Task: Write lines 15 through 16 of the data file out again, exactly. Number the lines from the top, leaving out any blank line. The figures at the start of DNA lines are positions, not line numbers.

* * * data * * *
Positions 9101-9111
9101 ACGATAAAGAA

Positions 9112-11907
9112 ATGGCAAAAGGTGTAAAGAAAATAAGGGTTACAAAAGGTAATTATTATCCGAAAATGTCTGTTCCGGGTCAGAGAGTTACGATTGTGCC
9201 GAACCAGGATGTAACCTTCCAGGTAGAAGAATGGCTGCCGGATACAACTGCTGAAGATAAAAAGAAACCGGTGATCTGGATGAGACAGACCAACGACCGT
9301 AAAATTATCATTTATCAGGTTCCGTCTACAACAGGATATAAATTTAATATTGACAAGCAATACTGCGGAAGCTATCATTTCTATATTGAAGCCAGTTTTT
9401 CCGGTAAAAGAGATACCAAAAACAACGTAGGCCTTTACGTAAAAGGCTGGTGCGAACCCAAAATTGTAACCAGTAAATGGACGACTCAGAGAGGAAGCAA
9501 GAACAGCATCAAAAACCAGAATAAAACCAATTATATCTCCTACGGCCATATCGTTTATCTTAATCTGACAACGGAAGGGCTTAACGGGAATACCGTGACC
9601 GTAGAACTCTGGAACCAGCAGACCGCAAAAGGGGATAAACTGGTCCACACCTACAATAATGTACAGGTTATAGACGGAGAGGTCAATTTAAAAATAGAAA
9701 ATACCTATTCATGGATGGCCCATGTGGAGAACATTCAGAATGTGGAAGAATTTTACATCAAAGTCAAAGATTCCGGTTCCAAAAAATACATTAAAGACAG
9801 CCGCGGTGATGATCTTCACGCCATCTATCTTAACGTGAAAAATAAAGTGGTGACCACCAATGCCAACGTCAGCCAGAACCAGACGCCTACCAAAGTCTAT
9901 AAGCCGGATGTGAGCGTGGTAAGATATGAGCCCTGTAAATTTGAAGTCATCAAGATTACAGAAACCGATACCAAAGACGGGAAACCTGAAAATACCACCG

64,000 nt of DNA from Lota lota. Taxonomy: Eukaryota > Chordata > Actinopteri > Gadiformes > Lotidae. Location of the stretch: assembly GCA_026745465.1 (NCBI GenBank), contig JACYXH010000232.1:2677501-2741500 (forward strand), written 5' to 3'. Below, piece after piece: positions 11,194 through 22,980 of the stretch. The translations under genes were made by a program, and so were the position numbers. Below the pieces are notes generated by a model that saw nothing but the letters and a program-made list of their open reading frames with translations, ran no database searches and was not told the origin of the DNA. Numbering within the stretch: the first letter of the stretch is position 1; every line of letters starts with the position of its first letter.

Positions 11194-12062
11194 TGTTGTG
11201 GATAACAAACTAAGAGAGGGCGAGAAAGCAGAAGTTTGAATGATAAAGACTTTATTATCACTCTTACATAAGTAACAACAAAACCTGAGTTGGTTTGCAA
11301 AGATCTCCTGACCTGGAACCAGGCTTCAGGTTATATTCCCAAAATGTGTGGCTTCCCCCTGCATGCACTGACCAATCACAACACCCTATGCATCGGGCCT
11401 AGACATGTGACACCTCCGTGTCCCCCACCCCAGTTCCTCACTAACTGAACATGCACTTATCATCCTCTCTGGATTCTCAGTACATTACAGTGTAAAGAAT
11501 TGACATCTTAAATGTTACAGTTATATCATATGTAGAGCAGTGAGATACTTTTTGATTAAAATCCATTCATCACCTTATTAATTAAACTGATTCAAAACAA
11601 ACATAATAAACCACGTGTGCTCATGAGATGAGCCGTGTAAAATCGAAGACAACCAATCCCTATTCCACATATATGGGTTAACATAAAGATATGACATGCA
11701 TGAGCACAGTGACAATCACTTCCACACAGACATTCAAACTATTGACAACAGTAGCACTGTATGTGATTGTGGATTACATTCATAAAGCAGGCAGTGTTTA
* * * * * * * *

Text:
11194 TGTTGTG
11201 GATAACAAACTAAGAGAGGGCGAGAAAGCAGAAGTTTGAATGATAAAGACTTTATTATCACTCTTACATAAGTAACAACAAAACCTGAGTTGGTTTGCAA